Writer, performer and ‘limbo champion’ Ash Flanders will premiere his new cabaret work, S.S. Metaphor from 5 December. Created specifically for Malthouse Outdoor Stage, the work is a glittering ode to freedom, adventure and endless possibility.

Directed by Sarah Giles, it will see Flanders bring fellow cast members Zenya Carmellotti, Will Conyers and Natalie Gamsu down to his level in a medley of maritime mayhem aboard luxury cruise liner, the S.S. Metaphor.

Promising to be nothing less than a fantastic romp that began for Giles when  Malthouse approached her to come on board. “The conversation initially began between Ash and Matt Lutton early on and I came on board shortly after, ” explains Giles. ” The three of us thrashed around a lot of ideas – but when I came on board the piece was ostensibly written – we had a few developments and continued to tinker and refine as we went along.”

Giles credits Flanders with rolling a very complex series of ideas, provocations and questions into a completely insane theatre glitter ball – complete with political cabaret / farce / adventure high stakes drama / good and bad songs and high energy insanity. “I think this show does what great theatre should do – asks big hard questions while making us both laugh and think about things in a completely new way,” she says.

Giles’ happy meet with Flanders happened MANY MANY years ago and was initiated through the ‘lovely’  Declan Greene( Flanders’ Sisters Grim partner). “I’m gonna guess the early 2000’s????  I met Declan at Melbourne Uni (where I directed him in a The Real Inspector Hound and Black Comedy in, God, I’m going to say 2002? ) and I think shortly after Declan met Ash and they started making shows together. This was all around the glory days of Union House Theatre when the brilliant Susie Dee was running the place and bringing lots of really excellent people together. ”

Giles is an eager Flanders fan having seen lots of Sisters Grimm’s shows over the years as well as seeing Flanders’ solo shows and lots of his work with the wonderful Stephen Nicolazzo too. She’s of it.  And similarly, Flanders has seen lots of her work over the years. Her early independent work, her work up in Sydney and more recently Opera stuff. “And I’m gonna say, he loved my work -Hey, he’s not here to disagree with me,” she quips. “We’ve watched each others work and enjoyed it – been thrilled for each other over the years – and managed to keep sane during the process.  We’ve often found ourselves sitting around tables saying “ why haven’t we worked together yet” but it has mostly been due to fiercely busy schedules not aligning – which is why when the pandemic obliterated our schedules and they became wide open AND VERY MELBOURNE BASED the very lovely Matthew Lutton put us together on this show. (The closest Ash and I ever got to working together prior to this one was probably when Ash ran my fundraising bingo night at the glasshouse in Collingwood for an independent production of Genet’s The Maids at La Mama. He was brilliant of course. I think we made $400. Which, from memory, was the ENTIRE set budget.)”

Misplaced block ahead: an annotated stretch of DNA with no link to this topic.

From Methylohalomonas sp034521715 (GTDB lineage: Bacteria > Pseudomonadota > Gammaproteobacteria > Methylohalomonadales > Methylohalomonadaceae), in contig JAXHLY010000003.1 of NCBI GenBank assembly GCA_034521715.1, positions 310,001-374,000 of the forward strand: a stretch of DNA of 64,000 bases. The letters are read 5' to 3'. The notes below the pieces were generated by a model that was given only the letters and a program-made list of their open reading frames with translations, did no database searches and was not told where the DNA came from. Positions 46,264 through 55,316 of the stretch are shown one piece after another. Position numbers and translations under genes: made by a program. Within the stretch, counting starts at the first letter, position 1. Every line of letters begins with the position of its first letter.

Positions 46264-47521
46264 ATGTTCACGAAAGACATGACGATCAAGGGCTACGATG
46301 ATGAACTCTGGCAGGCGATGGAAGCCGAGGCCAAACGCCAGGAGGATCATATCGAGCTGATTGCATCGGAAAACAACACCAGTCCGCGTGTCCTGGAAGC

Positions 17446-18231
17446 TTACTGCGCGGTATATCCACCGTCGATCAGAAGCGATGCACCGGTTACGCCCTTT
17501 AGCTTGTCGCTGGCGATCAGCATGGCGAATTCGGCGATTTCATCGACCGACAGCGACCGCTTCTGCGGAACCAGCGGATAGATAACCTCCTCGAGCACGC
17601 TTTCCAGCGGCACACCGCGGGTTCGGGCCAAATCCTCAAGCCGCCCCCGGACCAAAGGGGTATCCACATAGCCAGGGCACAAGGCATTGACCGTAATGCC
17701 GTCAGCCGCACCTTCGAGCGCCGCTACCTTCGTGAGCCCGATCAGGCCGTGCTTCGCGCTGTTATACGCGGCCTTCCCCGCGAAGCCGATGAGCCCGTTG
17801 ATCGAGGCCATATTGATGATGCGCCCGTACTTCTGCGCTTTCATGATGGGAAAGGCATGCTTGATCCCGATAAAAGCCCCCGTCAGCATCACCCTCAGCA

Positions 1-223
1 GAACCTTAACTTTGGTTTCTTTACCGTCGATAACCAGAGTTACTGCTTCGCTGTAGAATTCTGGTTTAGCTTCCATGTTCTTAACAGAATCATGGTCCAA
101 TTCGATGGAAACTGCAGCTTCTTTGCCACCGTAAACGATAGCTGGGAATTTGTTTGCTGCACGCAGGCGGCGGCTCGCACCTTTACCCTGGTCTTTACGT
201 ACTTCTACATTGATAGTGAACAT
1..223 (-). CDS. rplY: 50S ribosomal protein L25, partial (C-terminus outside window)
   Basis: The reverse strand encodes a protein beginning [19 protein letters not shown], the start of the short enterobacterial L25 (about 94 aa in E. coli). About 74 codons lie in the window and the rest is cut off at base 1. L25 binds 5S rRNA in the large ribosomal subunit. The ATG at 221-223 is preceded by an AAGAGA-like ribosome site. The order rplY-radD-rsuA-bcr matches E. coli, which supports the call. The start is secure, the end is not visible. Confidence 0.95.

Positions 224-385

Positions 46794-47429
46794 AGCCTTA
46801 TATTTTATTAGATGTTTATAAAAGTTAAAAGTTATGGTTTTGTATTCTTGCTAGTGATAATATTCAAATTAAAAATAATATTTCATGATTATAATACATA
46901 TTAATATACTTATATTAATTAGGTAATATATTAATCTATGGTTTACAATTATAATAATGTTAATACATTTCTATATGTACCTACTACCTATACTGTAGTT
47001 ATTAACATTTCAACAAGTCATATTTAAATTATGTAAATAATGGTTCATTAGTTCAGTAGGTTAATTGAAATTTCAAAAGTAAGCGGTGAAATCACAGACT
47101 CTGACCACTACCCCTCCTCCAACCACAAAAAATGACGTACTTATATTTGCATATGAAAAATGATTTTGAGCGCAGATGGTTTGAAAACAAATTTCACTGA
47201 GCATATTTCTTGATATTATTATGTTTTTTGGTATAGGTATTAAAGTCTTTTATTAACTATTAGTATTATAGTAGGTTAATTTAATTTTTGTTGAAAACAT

Flanders and Greene once described themselves as ‘two trash-talking homos on a kamikaze mission to take out Australian theatre’. I wondered what it would be like for Giles to direct a performer with that kind of chutzpah – what does he bring to a rehearsal room that others may not?

“I couldn’t help myself – I simply had to ask Ash about this quote, ” says Giles. “He pointed out that now he is 40 he has calmed down significantly. I beg to disagree.  Ash has an energy that is both intoxicating and terrifying – he doesn’t seem to get tired or ever run out of ideas and laughter. He is very open and says yes to all good insane ideas. I did just spend the afternoon rehearsing a particularly exhausting sequence with Ash – who did not complain once about the heat, the relentlessness of the whole process and who managed to come up with great offer after great offer despite the rehearsal room being damn hot and it being 4.45pm.  I think that is the main thing – he never seems to run out of ideas or offers. The major issues is that he has so many good offers you’re spoilt for choice in terms of shaping the work. I find with him, I’ll keep about 2 or 3 versions of any given moment floating as a possibility – I want THEM ALL. ”

The show explores idea of class, of collectivizing for the greater good, of the negative impacts that our obsession with self and “the individual” is having on our society and on the planet. The energy is chaotic, bleak , funny, raucous, silly, smart.     Audiences should expect to be surprised. ” I don’t really know what techniques we are using to highlight any of this – I think we might be using the age old technique of trying to make each other laugh as much as possible? I’ve fallen over several times during rehearsals due to laughter,” says Giles. In fact, Giles describes a moment that she considers the most challenging thus far in the rehearsal room  as the moment when she is trying not wet her pants while Flanders does some seriously exhausting choreography. “I’d say more, but I don’t want to spoil the surprise.”